This dramatic Wasteland Crater is one of my favourite terrain pieces.
I bought several sets of craters from Amera Plastic Mouldings 'Future Zone' for my lunar landscape and couldn't resist adding a couple to my wasteland terrain. Nominally 28mm, these craters are excellent for 15mm and great value for money. I thoroughly recommend them.
The crater you see is made from the Z201 Crater Set on a 3mm MDF base (approx 9"x6"). MDF is both a joy and a curse to work with. I found that you can cut through 3mm MDF using a sharp Stanley knife with a bit of force behind it. For straight lines it's even simpler, run your Stanley along a steel ruler and then move the 'cut' to your workbench edge and simply 'snap' along the join for a clean cut (mostly). Edges can quickly and easily be tidied up with a sanding block.
The 'rocks' are chips of 'Scottish Red' gravel from the garden. The trees are twigs taken from a dead Lavendar plant which Heather over pruned last year. This Lavendar plant lives on as a series of wasteland trees in 15mm and a 28mm Sci Fi/Fantasy Forest of Doom! Recommend you plant a couple in your garden as a renewable source of wargames terrain!
The trees were stuck in place using the granite/marble epoxy cement I've mentioned in the past. The rest of the groundwork is once again, sharp sand available from any builders merchants.
I used matt terracotta household emulsion to coat everything bar the rocks and the trees. The terracotta picks out the accent colour in my desert playing surface but also has that reddish Martain landscape feel to it.
A very weak wash of Citadel Devlan Mud was applied to the base and rocks with darker coats built up on the crater itself, especially the interior. I lightly dry-sponged terracotta back over the lip and exterior of the crater, followed by the lightest of touches with a drybrush of 'stone'. Don't worry about mistakes, additional applications of Devlan Mud can hide or mute down the most cack-handed attempts at drybrushing. I speak from experience!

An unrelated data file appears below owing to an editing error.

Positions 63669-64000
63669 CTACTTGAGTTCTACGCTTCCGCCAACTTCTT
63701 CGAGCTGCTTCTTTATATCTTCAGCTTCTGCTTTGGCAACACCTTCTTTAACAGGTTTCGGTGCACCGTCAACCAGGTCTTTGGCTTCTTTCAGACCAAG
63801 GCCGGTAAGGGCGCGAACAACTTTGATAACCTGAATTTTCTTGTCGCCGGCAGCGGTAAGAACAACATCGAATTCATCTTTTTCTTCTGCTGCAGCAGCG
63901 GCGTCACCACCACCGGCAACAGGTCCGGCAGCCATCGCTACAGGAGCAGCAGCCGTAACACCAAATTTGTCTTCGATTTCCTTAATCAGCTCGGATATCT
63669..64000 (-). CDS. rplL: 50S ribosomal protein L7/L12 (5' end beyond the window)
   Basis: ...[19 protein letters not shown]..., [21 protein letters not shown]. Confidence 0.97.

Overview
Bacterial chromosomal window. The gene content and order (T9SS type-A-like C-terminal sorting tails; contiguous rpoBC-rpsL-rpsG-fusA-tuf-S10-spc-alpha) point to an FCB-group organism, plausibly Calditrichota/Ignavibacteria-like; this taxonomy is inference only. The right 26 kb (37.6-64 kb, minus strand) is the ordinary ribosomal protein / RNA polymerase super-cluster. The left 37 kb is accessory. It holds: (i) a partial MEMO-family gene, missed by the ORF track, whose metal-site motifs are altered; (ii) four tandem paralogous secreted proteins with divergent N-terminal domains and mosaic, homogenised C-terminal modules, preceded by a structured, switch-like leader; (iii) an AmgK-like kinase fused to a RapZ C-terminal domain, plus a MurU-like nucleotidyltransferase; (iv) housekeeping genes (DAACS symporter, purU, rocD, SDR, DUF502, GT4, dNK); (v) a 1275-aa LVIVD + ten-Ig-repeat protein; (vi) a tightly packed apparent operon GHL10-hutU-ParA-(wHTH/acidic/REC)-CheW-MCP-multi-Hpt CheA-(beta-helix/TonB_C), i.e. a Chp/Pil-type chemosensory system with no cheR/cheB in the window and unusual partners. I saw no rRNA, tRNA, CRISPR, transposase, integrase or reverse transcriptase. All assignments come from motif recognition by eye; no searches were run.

Finally, the sand and rocks had an equally light drybrush of a lighter sandy 'pebble' colour.
Originally, I had intended to create a yellow or brown pool inside the crater but liked the way it looked as it was, so decided to stop there. I can always go back at a later stage and do this with tinted varnish if the fancy takes me.
This terrain piece was done as a batch along with two similar craters, the whole project being completed in about an hour. Helped along by placing the craters in direct sunlight on a demi-pallet in the garden to speed up drying the PVA and again once I applied the terracotta paint.
Hope this encourages you to have a go!
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